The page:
Second, the effect of nuclear non-proliferation was to intensify the NATO allies’ desire for US nuclear protection. This made extended deterrence a critical component of the US nuclear posture. And extended deterrence is a critical asymmetry that sets the US and Russian nuclear postures apart. It also vastly complicates the strategic nuclear arms control process. It arises from the fundamentally different strategic challenges facing the two countries: Russia’s is to defend the homeland; the United States’ is to defend allies. This has led Russia to its current posture designed for “Air-Space War,” and the US and its NATO allies to one defending against Russia’s growing “Anti-Access/Area Denial (A2/AD)” capability. The mismatch between the two postures not only threatens to launch the level of an inadvertent nuclear war at a much higher level, but they make weapons committed to these missions much less amenable to arms control measures.
In the half century since the NPT was opened for signature, the nuclear non-proliferation regime has gone through several phases: from early fears of a rapid expansion in the number of nuclear powers that coincided with the nascent Brazilian and South African programs to a lesser concern over numbers and a greater concern over a specific region—the Middle East with North Korea as an outlier. Today, however, we arrive at a new point where two arrows point in the wrong direction. One is the all-to-familiar problems of a nuclear North Korea and the prospect of a nuclear Iran with all the ramifications of both for further nuclear proliferation.
The other is suddenly new: a return to the original issue of the nuclear weaponization of US allies: This time, not only Germany, but Japan and South Korea. In Germany, of course, this prospect in the near term is remote, but if Europe is returning to another era of brute confrontation and the United States has growing preoccupations elsewhere, German thinking may change. In the case of Japan and South Korea, the mounting concern over North Korea’s aggressive nuclear plans and the rapid transformation of China’s nuclear arsenal, will surely intensify a still incipient debate over their non-nuclear status.
Over most of the sixty years following the Cuban missile crisis, the danger of a deliberately launched nuclear war steadily declined. So did the danger of inadvertent nuclear war, with the exceptions of the bumps during the October 1973 Arab-Israeli War and the scare in fall 1983 during NATO’s Able Archer exercise. That, however, has been changing over the last decade. As noted at the outset, the danger of nuclear war raised by the direct and indirect links depends on the state of the world—particularly, on the state of relations between and among major nuclear powers. The slow deterioration at this third level has now, after February 24, suddenly taken a dramatic turn. Large-scale war among major powers, unthinkable a year ago, no longer is.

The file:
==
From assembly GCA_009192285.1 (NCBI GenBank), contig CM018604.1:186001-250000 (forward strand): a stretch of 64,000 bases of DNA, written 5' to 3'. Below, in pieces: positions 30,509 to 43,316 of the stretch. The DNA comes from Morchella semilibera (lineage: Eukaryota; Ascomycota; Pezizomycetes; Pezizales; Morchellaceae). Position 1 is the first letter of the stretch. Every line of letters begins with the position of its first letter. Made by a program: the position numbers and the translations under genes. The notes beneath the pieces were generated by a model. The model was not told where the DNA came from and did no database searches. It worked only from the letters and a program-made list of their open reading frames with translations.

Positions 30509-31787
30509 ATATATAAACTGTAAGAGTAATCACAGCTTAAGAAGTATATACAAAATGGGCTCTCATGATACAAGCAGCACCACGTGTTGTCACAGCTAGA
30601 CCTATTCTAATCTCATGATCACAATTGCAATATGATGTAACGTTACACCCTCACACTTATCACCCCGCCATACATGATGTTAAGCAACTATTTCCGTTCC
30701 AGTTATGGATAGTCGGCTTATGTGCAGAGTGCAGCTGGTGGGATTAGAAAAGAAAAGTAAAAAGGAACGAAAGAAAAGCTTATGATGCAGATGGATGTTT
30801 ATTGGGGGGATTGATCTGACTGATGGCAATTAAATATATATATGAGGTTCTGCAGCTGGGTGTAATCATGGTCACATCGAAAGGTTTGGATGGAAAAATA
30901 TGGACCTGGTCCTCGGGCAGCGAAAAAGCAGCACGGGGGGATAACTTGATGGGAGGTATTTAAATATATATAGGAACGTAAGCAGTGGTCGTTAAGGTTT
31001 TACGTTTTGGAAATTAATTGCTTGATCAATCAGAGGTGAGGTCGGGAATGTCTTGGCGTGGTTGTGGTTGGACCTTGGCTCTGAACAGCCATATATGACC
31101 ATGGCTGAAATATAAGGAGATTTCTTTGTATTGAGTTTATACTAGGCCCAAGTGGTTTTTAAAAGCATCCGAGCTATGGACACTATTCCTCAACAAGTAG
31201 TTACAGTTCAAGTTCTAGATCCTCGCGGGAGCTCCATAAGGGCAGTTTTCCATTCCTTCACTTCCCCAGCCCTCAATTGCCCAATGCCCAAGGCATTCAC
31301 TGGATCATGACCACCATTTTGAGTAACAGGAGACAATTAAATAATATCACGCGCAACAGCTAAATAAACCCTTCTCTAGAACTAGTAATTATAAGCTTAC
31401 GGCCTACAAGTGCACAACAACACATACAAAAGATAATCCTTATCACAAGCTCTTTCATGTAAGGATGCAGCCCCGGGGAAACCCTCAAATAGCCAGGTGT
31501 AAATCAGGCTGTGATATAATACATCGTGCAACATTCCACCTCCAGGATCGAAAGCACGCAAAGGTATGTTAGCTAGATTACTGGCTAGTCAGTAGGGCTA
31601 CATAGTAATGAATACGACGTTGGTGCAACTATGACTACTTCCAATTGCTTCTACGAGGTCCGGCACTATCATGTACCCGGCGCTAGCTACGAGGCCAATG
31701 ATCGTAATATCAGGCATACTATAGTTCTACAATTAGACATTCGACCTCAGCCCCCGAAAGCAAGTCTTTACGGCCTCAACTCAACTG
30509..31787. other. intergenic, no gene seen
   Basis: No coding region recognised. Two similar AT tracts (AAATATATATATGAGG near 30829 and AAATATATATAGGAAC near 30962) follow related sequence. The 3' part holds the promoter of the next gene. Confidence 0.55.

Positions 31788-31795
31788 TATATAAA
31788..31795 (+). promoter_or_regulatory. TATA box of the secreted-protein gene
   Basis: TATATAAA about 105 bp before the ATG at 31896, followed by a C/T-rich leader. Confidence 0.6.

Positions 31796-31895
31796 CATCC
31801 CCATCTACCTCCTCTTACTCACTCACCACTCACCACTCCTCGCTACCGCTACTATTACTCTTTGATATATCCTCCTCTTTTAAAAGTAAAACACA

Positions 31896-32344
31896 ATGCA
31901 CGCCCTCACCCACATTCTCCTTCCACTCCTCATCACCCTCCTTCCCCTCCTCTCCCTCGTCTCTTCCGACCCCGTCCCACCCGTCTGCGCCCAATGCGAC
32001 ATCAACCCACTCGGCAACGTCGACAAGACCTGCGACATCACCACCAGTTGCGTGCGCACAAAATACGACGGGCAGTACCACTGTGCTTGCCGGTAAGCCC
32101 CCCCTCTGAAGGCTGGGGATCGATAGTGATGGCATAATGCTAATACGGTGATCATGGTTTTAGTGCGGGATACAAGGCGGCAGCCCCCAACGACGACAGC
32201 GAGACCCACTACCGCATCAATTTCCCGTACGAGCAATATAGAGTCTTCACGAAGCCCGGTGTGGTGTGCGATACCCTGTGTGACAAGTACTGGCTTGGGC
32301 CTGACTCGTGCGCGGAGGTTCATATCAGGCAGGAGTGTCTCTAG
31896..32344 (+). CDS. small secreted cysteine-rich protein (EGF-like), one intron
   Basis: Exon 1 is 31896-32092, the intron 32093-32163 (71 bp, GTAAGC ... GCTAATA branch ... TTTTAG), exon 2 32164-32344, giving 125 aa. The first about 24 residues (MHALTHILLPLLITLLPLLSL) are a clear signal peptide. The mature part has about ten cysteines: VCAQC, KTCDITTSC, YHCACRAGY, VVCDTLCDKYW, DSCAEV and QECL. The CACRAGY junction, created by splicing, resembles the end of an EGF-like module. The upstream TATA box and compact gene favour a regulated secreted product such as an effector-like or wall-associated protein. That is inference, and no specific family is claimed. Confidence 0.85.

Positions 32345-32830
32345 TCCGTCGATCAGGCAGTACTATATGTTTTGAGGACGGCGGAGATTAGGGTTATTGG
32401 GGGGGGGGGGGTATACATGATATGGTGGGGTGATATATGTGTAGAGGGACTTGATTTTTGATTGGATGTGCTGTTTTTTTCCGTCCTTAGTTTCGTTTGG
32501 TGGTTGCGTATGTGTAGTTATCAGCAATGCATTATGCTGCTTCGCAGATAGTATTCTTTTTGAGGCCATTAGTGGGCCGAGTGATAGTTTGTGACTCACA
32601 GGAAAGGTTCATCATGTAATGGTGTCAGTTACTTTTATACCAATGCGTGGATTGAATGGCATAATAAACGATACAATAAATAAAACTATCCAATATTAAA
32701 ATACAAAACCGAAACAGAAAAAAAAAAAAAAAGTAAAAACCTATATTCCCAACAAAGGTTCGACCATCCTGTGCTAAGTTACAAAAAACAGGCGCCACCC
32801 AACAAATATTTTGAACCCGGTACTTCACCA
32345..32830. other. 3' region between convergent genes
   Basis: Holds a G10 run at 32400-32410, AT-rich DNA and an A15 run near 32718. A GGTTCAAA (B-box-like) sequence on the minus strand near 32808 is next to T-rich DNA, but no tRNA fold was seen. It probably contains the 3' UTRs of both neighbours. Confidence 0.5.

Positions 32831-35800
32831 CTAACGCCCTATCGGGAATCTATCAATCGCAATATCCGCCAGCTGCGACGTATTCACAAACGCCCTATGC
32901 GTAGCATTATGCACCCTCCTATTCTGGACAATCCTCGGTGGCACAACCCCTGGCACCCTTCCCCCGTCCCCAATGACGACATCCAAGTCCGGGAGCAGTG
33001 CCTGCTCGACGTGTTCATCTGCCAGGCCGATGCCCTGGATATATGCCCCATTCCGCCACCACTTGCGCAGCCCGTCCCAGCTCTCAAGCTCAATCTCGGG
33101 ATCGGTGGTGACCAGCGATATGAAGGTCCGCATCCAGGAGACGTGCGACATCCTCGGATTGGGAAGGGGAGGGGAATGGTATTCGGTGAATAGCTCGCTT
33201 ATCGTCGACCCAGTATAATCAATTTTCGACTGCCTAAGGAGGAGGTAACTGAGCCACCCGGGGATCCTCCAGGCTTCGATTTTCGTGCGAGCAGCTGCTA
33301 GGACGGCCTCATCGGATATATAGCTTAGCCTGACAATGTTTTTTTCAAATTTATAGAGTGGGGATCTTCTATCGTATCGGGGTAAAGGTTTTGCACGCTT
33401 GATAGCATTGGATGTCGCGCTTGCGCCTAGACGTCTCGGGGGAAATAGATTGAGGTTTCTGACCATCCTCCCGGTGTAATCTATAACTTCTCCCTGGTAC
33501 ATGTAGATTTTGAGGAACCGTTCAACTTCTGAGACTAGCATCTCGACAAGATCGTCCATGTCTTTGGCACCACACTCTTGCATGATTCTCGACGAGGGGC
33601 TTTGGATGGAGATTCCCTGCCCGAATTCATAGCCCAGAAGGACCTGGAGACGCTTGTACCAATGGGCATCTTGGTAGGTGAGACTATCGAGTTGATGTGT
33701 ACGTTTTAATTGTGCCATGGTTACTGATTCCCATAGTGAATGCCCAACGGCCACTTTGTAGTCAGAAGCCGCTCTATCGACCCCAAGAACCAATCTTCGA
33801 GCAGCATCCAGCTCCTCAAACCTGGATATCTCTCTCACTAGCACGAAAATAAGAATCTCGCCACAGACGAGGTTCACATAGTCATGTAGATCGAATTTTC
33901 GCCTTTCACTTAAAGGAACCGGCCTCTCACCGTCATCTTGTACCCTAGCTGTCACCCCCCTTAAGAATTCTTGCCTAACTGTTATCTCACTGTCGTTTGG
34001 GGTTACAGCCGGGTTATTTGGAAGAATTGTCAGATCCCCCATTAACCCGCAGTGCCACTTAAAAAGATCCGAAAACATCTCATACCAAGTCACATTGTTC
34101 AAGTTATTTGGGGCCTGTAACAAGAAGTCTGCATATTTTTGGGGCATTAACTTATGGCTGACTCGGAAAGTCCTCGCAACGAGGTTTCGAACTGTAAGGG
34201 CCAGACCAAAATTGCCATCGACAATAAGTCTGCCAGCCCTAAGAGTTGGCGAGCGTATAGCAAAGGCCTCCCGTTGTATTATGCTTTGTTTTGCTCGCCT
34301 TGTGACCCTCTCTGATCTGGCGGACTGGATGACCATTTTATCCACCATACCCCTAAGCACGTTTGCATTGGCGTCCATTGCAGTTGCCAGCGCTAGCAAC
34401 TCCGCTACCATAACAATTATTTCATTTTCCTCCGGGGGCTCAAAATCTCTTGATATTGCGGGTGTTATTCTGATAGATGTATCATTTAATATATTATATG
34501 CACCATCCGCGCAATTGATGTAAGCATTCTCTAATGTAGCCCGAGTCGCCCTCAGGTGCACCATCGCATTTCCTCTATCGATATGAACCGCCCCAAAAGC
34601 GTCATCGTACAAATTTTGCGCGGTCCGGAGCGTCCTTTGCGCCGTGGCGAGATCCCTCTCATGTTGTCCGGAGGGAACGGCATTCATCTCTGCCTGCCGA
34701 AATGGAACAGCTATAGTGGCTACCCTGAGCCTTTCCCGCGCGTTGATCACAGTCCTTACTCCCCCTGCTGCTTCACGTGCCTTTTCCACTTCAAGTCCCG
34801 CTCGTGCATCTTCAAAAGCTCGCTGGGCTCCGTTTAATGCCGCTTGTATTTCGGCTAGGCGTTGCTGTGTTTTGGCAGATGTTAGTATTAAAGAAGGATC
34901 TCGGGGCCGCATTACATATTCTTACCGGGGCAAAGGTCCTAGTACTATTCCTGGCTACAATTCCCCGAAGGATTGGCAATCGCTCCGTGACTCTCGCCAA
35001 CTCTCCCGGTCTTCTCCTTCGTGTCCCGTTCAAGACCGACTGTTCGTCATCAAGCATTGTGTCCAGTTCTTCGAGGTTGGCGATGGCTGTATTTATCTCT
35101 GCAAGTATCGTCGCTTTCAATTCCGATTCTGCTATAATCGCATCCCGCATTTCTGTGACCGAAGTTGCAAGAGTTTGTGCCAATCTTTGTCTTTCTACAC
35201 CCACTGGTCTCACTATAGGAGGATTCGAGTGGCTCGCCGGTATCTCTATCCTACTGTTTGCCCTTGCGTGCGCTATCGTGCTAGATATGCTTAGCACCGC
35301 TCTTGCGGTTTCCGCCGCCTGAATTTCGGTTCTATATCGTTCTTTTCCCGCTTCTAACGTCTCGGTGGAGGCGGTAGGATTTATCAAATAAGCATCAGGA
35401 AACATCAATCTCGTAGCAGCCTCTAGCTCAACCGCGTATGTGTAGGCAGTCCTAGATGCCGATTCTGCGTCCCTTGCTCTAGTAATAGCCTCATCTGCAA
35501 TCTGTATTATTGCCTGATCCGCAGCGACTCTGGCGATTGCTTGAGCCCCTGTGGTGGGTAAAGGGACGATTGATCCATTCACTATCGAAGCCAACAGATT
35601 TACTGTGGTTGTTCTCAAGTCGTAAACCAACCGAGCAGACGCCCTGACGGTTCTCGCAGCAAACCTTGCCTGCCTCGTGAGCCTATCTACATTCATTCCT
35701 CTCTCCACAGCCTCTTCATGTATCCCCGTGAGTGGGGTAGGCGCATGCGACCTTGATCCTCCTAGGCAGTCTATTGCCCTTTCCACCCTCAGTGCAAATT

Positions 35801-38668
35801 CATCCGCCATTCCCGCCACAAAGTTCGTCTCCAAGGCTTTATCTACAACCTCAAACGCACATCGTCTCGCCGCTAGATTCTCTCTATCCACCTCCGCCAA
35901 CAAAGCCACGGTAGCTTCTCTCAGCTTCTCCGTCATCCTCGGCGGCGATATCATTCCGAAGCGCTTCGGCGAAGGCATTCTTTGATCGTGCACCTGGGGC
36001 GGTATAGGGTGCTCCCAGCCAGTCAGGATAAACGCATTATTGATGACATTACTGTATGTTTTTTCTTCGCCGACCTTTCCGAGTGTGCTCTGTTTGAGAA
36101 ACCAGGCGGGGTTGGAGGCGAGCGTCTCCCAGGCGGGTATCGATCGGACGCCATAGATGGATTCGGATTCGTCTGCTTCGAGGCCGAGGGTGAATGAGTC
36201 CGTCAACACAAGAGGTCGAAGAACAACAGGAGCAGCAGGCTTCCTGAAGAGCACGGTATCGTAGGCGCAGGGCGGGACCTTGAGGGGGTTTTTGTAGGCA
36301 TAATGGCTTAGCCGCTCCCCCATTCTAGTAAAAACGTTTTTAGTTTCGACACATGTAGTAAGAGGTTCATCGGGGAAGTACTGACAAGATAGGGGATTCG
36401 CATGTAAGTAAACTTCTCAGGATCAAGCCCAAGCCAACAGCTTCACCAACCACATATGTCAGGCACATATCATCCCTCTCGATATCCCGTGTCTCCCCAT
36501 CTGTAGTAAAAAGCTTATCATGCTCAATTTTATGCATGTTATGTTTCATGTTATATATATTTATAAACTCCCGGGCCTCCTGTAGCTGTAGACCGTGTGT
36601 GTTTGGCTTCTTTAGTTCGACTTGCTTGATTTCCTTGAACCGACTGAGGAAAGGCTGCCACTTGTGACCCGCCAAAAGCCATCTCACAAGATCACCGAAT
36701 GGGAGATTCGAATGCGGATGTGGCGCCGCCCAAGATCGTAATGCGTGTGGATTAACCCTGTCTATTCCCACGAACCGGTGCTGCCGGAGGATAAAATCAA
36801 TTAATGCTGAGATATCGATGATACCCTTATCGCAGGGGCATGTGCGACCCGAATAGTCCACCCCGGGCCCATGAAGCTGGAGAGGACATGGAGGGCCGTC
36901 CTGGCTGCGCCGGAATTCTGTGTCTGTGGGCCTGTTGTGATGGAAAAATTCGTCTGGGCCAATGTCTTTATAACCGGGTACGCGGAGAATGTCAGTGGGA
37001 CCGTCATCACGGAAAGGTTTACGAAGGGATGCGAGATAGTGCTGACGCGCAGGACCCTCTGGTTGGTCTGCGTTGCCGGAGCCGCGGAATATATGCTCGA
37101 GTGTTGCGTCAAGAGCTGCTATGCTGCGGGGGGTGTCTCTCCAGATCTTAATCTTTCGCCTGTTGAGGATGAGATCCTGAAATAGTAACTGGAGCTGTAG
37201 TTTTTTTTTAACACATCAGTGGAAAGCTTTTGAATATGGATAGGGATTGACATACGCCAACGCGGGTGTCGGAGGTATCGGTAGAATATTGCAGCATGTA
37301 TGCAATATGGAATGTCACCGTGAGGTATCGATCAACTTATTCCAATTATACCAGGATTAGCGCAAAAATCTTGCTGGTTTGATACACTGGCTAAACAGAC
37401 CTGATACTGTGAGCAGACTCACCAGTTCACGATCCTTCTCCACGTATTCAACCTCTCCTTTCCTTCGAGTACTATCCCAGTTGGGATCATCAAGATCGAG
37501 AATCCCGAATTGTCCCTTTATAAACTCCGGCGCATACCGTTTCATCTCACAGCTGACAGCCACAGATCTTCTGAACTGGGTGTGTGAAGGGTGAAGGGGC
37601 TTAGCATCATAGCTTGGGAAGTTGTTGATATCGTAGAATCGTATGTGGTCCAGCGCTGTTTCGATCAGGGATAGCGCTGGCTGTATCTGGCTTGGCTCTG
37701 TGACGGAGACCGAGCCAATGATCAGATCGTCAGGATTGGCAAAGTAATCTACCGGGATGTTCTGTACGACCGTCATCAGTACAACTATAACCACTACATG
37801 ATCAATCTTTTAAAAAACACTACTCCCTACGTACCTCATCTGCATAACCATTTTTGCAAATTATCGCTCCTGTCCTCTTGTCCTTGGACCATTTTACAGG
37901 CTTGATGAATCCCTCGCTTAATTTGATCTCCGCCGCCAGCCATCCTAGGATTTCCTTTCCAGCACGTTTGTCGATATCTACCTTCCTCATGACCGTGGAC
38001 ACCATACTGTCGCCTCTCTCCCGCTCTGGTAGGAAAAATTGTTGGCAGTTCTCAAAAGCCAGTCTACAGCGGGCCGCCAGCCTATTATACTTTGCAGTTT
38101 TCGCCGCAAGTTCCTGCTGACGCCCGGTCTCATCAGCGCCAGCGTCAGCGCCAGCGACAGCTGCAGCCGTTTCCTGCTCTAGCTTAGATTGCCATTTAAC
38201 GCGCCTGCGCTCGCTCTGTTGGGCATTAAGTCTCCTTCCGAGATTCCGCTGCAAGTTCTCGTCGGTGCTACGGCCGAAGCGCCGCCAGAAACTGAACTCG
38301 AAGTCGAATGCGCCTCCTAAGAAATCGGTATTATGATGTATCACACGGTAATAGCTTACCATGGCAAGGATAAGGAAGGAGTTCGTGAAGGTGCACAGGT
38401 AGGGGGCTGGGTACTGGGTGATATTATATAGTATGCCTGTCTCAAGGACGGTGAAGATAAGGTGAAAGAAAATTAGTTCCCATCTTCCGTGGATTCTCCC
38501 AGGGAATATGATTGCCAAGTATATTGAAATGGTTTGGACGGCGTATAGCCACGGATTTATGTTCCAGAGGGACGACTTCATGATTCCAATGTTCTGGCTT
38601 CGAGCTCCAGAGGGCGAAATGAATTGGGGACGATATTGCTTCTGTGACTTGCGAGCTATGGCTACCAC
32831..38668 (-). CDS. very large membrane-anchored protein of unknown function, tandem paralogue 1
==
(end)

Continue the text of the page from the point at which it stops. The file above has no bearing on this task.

Conceivably the risk of such a war growing out of the violence in Ukraine may have the positive effect of introducing caution into the growing strategic rivalry between the United States and China and ease the way to a more serious strategic dialogue between them, along with efforts to better manage their nuclear relationship. The ominous lessons of the Ukrainian conflict may also cause India and Pakistan as well as India and China to reconsider the fire they are playing with each time they engage arms.
But in what is still the most critical bilateral nuclear relationship, that between the United States and Russia, the effect almost certainly will be to halt progress on nuclear arms control and destroy the prospect of the two together acting to protect, let alone, strengthen the nuclear non-proliferation regime. The strategic stability dialogue and its two working groups launched after the June Geneva summit are suspended. When serious negotiations between the two countries on controlling their increasingly ambitious nuclear weapons programs may begin is suddenly uncertain, and so too whether anything will be possible before the extended New START expires. Still more important, the risk of inadvertent nuclear war between Russia, the United States and NATO that had reappeared over the last decade but that still seemed remote, no longer does.